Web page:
The Battle of Midway

The Battle of Midway was a major naval battle in the Pacific Theater of World War II that took place on 4–7 June 1942, six months after Japan’s attack on Pearl Harbor and one month after the Battle of the Coral Sea. 

The U.S. Navy under Admirals Chester W. Nimitz, Frank J. Fletcher, and Raymond A. Spruance defeated an attacking fleet of the Imperial Japanese Navy under Admirals Isoroku Yamamoto, Chūichi Nagumo, and Nobutake Kondō near Midway Atoll, inflicting devastating damage on the Japanese fleet that rendered their aircraft carriers irreparable. Military historian John Keegan called it “the most stunning and decisive blow in the history of naval warfare”, while naval historian Craig Symonds called it “one of the most consequential naval engagements in world history, ranking alongside Salamis, Trafalgar, and Tsushima Strait, as both tactically decisive and strategically influential”.

The Japanese operation, like the earlier attack on Pearl Harbor, sought to eliminate the United States as a strategic power in the Pacific, thereby giving Japan a free hand in establishing its Greater East Asia Co-Prosperity Sphere. 

The Japanese hoped another demoralizing defeat would force the U.S. to capitulate in the Pacific War and thus ensure Japanese dominance in the Pacific. 

Luring the American aircraft carriers into a trap and occupying Midway was part of an overall “barrier” strategy to extend Japan’s defensive perimeter, in response to the Doolittle air raid on Tokyo. 

This operation was also considered preparatory for further attacks against Fiji, Samoa, and Hawaii itself.

The plan was handicapped by faulty Japanese assumptions of the American reaction and poor initial dispositions. 

Most significantly, American cryptographers were able to determine the date and location of the planned attack, enabling the forewarned U.S. Navy to prepare its own ambush. Four Japanese and three American aircraft carriers participated in the battle. 

The four Japanese fleet carriers—Akagi, Kaga, Sōryū and Hiryū, part of the six-carrier force that had attacked Pearl Harbor six months earlier—were sunk, as was the heavy cruiser Mikuma. The U.S. lost the carrier Yorktown and the destroyer Hammann.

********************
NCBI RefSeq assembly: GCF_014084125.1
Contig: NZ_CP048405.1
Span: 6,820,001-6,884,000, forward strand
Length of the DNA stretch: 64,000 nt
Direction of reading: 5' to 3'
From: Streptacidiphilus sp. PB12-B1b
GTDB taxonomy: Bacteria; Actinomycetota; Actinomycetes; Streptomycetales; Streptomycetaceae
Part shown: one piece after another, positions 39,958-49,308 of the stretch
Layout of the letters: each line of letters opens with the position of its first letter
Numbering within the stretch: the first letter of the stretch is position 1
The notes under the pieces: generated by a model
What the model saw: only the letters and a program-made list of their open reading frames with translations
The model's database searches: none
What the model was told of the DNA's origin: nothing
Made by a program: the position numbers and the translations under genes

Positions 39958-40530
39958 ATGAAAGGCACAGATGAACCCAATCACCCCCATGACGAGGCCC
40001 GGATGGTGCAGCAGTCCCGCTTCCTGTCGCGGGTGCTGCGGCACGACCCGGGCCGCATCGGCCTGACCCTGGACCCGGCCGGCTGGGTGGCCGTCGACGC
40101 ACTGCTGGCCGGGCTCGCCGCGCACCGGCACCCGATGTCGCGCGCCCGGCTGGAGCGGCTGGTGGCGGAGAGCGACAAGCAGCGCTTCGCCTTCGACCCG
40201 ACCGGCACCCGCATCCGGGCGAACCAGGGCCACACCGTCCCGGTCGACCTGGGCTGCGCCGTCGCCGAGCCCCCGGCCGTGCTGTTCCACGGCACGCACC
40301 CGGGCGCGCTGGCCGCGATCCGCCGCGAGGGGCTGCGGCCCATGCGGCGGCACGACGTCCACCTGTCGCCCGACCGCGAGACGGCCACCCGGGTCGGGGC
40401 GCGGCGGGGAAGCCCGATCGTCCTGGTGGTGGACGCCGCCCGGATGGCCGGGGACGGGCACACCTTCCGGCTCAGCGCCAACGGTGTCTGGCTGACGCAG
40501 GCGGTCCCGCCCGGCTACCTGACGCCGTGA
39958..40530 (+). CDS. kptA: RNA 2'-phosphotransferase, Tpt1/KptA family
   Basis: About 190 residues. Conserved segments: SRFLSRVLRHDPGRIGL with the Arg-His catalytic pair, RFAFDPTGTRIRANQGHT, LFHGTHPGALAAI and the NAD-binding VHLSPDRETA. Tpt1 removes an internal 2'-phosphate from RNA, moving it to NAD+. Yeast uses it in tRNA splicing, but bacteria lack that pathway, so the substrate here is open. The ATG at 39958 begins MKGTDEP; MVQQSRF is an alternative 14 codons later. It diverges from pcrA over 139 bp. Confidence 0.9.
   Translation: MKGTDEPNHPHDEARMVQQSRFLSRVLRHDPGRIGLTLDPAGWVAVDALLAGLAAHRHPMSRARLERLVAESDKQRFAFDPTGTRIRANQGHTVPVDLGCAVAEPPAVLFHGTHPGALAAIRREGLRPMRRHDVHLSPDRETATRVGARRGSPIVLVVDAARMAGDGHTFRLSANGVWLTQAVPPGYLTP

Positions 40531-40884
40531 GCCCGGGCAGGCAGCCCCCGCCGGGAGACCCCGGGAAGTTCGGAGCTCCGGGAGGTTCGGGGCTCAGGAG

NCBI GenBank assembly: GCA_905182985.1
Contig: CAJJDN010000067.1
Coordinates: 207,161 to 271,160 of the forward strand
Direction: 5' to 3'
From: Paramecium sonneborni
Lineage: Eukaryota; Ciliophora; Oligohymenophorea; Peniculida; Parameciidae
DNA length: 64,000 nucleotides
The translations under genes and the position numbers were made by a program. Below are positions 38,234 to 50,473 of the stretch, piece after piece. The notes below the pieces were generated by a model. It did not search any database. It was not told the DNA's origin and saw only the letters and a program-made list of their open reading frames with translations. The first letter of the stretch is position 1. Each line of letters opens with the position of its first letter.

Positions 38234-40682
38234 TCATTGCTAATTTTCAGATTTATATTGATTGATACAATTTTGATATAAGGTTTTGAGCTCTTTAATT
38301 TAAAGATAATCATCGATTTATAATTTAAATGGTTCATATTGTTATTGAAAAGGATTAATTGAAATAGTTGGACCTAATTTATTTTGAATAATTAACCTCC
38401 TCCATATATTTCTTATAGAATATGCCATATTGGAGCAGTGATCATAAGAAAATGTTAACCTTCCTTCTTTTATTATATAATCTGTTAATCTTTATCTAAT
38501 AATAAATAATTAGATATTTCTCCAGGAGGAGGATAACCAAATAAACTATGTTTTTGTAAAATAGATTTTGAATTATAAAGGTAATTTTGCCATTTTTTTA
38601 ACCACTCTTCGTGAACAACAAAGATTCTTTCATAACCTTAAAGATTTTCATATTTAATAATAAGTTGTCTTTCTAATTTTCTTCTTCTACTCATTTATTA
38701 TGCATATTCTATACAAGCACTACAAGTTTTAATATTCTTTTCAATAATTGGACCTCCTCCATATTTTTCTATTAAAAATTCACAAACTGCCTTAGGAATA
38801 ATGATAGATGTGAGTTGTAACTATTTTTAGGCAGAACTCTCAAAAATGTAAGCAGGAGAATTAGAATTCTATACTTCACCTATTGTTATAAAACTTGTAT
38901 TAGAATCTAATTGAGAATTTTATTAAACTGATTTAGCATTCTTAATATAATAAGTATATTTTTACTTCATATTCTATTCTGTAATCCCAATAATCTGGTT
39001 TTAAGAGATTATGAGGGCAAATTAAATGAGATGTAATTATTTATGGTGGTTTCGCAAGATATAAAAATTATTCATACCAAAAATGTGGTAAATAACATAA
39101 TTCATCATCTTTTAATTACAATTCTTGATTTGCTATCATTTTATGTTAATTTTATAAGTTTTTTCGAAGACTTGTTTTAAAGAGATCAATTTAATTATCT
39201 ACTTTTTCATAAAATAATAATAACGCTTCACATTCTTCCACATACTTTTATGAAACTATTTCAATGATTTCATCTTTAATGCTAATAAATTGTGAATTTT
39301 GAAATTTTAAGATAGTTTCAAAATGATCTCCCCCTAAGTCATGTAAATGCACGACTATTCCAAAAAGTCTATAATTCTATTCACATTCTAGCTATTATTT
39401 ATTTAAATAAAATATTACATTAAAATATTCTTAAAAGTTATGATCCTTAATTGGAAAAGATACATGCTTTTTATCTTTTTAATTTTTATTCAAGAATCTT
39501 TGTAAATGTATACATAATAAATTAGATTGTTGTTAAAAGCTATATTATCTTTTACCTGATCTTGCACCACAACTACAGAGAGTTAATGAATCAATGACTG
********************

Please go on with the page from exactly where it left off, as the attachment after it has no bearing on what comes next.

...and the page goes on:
After Midway and the exhausting attrition of the Solomon Islands campaign, Japan’s capacity to replace its losses in materiel (particularly aircraft carriers) and men (especially well-trained pilots and maintenance crewmen) rapidly became insufficient to cope with mounting casualties, while the United States’ massive industrial and training capabilities made losses far easier to replace. 

The Battle of Midway, along with the Guadalcanal campaign, is widely considered a turning point in the Pacific War

Battle of the Buldge

The Battle of the Bulge, also known as the Ardennes Counteroffensive, was a major German offensive campaign on the Western Front during World War II, and took place from 16 December 1944 to 25 January 1945.

It was launched through the densely forested Ardennes region in Belgium and Luxembourg towards the end of the war in Europe.

The offensive was intended to stop Allied use of the Belgian port of Antwerp and to split the Allied lines, allowing the Germans to encircle and destroy four Allied armies and force the Western Allies to negotiate a peace treaty in the Axis powers’ favor.

The Germans achieved a total surprise attack on the morning of 16 December 1944, due to a combination of Allied overconfidence, preoccupation with Allied offensive plans, and poor aerial reconnaissance due to bad weather.

American forces bore the brunt of the attack and incurred their highest casualties of any operation during the war.

The battle also severely depleted Germany’s armored forces, and they were largely unable to replace them. German personnel and, later, Luftwaffe aircraft (in the concluding stages of the engagement) also sustained heavy losses.

The Germans had attacked a weakly defended section of the Allied line, taking advantage of heavily overcast weather conditions that grounded the Allies’ overwhelmingly superior air forces. Fierce resistance on the northern shoulder of the offensive, around Elsenborn Ridge, and in the south, around Bastogne, blocked German access to key roads to the northwest and west that they counted on for success.

Columns of armor and infantry that were supposed to advance along parallel routes found themselves on the same roads.

This, and terrain that favored the defenders, threw the German advance behind schedule and allowed the Allies to reinforce the thinly placed troops.

The farthest west the offensive reached was the village of Foy-Nôtre-Dame, south east of Dinant, being stopped by the U.S. 2nd Armored Division on 24 December 1944.

Improved weather conditions from around 24 December permitted air attacks on German forces and supply lines, which sealed the failure of the offensive. On 26 December the lead element of Patton’s U.S. Third Army reached Bastogne from the south, ending the siege. 

Although the offensive was effectively broken by 27 December, when the trapped units of 2nd Panzer Division made two break-out attempts with only partial success, the battle continued for another month before the front line was effectively restored to its position prior to the attack.